When I met Vladimir Lucic in Denver last season during the Euroleague American Tour, I was so struck by his youth that I went home to make sure that he was actually on the roster. He was, and that spot yielded him a grand total of 1:19 in week ten at Olympiacos. Lucic accumulated a lone turnover. No more, no less. After watching a week one defeat in Kaunas from the bench, Coach Vladimir Jovanovic called on Lucic for a spark, and once the athletic 6-8 forward got going, he couldn’t be extinguished. Whether he got it in the corner or on the wing, he took a dribble and launched himself at the rim, drawing two fouls and scoring six points as he shot some life back into Pionir Arena. While his stats might not amaze just yet, the aging (or more appropriately, aged) Partizan wing duo of Dusan Kecman and Petar Bozic is terrific in the veteran leadership department, but their mobility leaves much to be desired. Vlad Lucic is the perfect pace changer, especially as Jan Vesely labors through these first few weeks.
Yet among all the week’s terrific individual match ups, Maccabi’s Sofoklis Schortsanitis vs. Partizan’s Nathan Jawai stands out as the, well, biggest. Although Sofo’s 345 makes Jawai seem dainty at 280, Nathan’s NBA experience and craft inside will make for a 12-round battle. (Better make that eight rounds; Baby Shaq has historic troubles staying on the court for more than 20 minutes.) This battle’s intrigue stems as much from performance as it does girth, as both are coming off terrific outings: Sofo had 24 and 5 in only 21 minutes of action; Jawai put up 15 and 8 in 28. While these two bump uglies on the block, Macabi’s superior supporting cast will try and do what they could not in last year’s quarterfinals: tame the raucous atmosphere of Pionir Arena. This year they’ll be lucky enough to catch Partizan in the developmental stages of the season. Maccabi Electra.
Olympiacos (1-1) vs. Unicaja (1-1)
Milos Teodosic is a star student in the Juan Carlos Navarro school of offensive ingenuity. But what happens when he’s having an off day? Vassilis Spanoulis is as aggressive as they make ‘em, but what is one to do when his propensity for turnovers puts him on the bench in crunch time? With Papaloukas as the master of facility, this leaves you without a player capable of creating for himself when the usual attackers shoot blanks. Last season, Linas Kleiza was the killer, thriving in isolation when Olympiacos absolutely needed a bucket. This season, the search for that slasher continues, and though I think the job is Marko Keselj’s for the taking, he hasn’t exactly taken it. Yet. Last week’s road loss to Brose Baskets leads me to believe that wins away from home will be harder to come by on nights when Teodosic goes cold (2/10) from deep.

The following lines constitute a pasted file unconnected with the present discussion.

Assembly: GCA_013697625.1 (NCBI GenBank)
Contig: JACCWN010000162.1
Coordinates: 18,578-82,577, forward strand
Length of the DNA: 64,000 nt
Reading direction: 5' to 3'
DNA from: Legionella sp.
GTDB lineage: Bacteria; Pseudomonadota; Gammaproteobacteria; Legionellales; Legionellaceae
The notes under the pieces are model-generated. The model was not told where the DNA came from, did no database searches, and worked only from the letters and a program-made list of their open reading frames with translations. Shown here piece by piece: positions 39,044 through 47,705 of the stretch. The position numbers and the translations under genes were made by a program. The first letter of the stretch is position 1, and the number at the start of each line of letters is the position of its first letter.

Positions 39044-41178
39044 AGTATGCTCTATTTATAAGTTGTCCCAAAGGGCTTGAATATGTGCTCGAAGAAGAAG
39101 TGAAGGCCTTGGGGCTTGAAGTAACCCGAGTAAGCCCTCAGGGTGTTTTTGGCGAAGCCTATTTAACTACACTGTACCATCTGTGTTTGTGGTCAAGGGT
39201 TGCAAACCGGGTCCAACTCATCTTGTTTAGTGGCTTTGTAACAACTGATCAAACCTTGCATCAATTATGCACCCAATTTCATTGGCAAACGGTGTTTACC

Luckily Olympiacos has one of the young season’s wildest stats in their favor: In two games, Unicaja has been outrebounded 92-56 in total and 39-20 on the offensive glass. That’s a ridiculously inexcusable -36 margin and an extra 19 possessions they’ve allowed their opponents. The fact they have won a game at all can be (I think) solely attributed to their +14 turnover margin, where they do their best to negate their deficiencies on the boards. Considering Olympiacos is +11 in the rebounding department, chalk one in the W column for the Greeks. Olympiacos.
Brose Baskets (1-1) vs. Spirou Charleroi (0-2)
Considering Brose beat a much better Olympiacos team at home and lost to a slightly better (at best) Roma team by 18 on the road leads me toward two conclusions: they play better A) in home sweet Bamberg home and B) in faster-paced games. Aside from Belgium, German systems most clearly resemble the American brand of basketball, and Brose’s 7-0 record in the BBL (Germany’s domestic league) indicates they feel quite comfortable playing fast and loose. And guess where Spirou calls home? Belgium. Brose Baskets.
Virtus Roma (1-1) vs. Real Madrid (1-1)
As I had hoped coming into the season, Real Madrid’s frontcourt is far more active than last season’s, which featured the hunched figure of Darjus Lavrinovic alongside an injured Felipe Reyes, far too much Jorge Garbajosa and an at-times under utilized Novica Velickovic. Now Reyes is back to his steady, productive and healthy self, D’Or Fischer provides the active defender they lacked and Ante Tomic has carried a strong ACB finish through the offseason, into FIBA and now he enters the Euroleague season with expectations matched by few. I can’t fathom why Velickovic is getting the shaft so far (7:35 per game), but Carlos Suarez’s incredible start makes it easier to stomach. On paper, Roma’s frontcourt should have the collective muscle to form a worthy adversary, but Ali Traore’s struggle to fit with his new club puts a serious damper on things. Andrea Crosariol has been a Godsend off the bench (12 and 7 plus a block and a half), but if it’s up to him and the young Vladimir Dasic it could get ugly in the paint. Real Madrid.